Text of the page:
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Vernon Clayson - 4/16/2009
The government has nothing to do with this, Ward Churchill is not an enrolled member of any Indian tribe. I imagine if he really believed it himself he would get his DNA tested, if there is a trace of Indian ancestry it would show where his ancient ancestors came from.
Thomas Ford Brown - 4/7/2009
You're misinformed. Each tribe sets its own criteria for membership. The US government stays out of that.
Vernon Clayson - 4/6/2009
If, by "conquerors" you mean whites, Churchill is white so closer to the "conquerors" than he is to any Native American. In addition to his shabby scholarship he proclaimed himself to be Native American, if it was a delusion that he came to believe, didn't the administration of the university wonder in retrospect that he might be mentally unstable? It's not like children playing cowboys and Indians, they don't come to the conclusion that they are a real cowboy or a real Indian. I wonder what he would take as an Indian name in this child's game, Tonto and Little Beaver are taken.
Randll Reese Besch - 4/4/2009
It is the conquerors, the USA, that decide who they will allow to be "native American" and who isn't. Churchill decided he didn't need them or you or me to tell him either who he was and is.
Vernon Clayson - 4/4/2009
The university took him at face value, apparently believing his claim that he was Native American and may even have believed his sloppy scholarship was because of a notion that he was quaint and and a little different from them, perhaps from having endured the trials and tribulations of being a Native American. Wrong, he was no more acquainted with living the life of a Native American than any of the so-called "palefaces" that lapped up his story and granted him tenure. Instead of using the Native American pretense, growing a pigtail and wearing beads, he could have become a serious advocate and authority on Native Americans through research and study. But he still would not be an Indian.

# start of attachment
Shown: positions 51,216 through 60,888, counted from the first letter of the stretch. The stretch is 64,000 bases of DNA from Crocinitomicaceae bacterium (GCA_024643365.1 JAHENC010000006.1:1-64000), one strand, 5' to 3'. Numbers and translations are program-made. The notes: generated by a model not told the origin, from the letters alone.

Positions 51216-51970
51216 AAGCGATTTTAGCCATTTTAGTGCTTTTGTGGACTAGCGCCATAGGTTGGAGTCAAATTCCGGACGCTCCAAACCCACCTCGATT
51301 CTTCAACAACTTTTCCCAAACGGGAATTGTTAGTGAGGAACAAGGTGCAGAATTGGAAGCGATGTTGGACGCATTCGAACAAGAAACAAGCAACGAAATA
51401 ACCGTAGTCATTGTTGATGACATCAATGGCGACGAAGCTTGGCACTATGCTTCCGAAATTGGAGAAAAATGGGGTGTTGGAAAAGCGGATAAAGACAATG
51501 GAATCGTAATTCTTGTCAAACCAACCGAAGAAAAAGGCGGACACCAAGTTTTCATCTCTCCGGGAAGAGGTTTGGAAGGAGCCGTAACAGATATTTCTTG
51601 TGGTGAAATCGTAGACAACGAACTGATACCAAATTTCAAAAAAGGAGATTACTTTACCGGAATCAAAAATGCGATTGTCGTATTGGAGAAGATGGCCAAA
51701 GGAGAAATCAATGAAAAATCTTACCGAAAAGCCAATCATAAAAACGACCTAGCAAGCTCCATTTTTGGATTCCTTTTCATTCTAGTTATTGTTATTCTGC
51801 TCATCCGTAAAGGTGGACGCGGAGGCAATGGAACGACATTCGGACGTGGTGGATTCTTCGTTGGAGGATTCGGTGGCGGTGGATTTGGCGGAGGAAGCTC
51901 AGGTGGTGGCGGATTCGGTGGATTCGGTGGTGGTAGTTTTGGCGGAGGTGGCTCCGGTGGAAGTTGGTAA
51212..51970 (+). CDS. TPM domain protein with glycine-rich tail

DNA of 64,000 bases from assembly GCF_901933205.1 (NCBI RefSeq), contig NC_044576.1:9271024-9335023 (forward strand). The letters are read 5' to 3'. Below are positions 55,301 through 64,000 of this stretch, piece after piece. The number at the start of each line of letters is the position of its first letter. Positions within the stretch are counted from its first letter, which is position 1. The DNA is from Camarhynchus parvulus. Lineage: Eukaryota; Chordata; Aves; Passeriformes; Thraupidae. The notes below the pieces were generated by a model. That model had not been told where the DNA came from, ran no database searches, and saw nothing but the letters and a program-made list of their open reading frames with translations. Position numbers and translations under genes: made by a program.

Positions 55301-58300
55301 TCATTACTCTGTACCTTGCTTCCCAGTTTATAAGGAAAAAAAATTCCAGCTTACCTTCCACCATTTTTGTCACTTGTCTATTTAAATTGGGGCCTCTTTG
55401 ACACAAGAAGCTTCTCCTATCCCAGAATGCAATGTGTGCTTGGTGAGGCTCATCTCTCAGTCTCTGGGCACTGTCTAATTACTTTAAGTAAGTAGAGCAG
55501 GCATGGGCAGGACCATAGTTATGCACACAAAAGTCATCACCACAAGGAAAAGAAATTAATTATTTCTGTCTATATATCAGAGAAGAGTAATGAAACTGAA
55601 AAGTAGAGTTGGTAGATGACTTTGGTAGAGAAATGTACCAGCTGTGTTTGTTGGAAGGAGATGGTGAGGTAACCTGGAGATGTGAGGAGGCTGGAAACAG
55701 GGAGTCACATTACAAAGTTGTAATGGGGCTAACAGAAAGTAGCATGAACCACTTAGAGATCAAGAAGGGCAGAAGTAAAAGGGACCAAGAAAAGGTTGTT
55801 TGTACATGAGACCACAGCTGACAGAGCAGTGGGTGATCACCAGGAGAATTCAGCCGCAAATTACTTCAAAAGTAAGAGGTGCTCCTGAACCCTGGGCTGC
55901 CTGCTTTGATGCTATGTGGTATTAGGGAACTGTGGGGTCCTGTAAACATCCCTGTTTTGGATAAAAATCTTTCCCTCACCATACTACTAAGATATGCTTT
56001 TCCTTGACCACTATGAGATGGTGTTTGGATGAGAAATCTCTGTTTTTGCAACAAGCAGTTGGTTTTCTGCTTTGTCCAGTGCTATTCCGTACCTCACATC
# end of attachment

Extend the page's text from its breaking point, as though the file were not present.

Randll Reese Besch - 4/3/2009
I understand Ward Churchill's reaction but thought it was in poor taste and a bit sensational but the reaction against him was also on a raw emotional level and was power in a venal backlash to a subordinate by employers and I was appalled. How many of us have lost a job or seen others do by being fired for some supposed infraction of procedure after the real reason came and went and everyone knew what it was.
I agree with Jonathan Zimmerman that Mr. Churchill should take some cues from Dr. Franklin and use a better, smoother and less coarse way of making the points and hewing to a closer mark on historical narratives. I too had heard about the Mandans but as of now don't have the data to evaluate if the blankets given to them from small pox victims were done to infect them or not. I would question Churchill's use of Eichman as and example when it should have been all of the workers and secretaries that kept the Nazi machine (or any other bureaucratic system running) names far less known but just as important that without them the dictatorships would never accomplish nearly as much. He could have mentioned the corporations like IBM that were indispensable in lubricating the Death Camps logistics would also have been appropriate or at least more relevant. Though I admit I don't recall the article so if he had made more correct analogies were lost in the hubbub over that one line.
Emotion can strenghthen intellectual processes but too much anger can cancel it too. We must all learn from this action.
Michael Green - 4/3/2009
I would like to thank the author for the best-reasoned discussion I can remember seeing on this issue. I do think that Ward Churchill would not have been investigated and fired if not for the controversy over his comments about September 11, and that is a horrific thing for all of us who believe in free speech. But that does not diminish the damage he has done to genuine scholarship by claiming, to paraphrase an old song, that "oral tradition tells me so." That is not to denigrate what Native Peoples have said through the generations. But that does not make it accepted fact any more than the lore handed down through my family automatically makes it fact.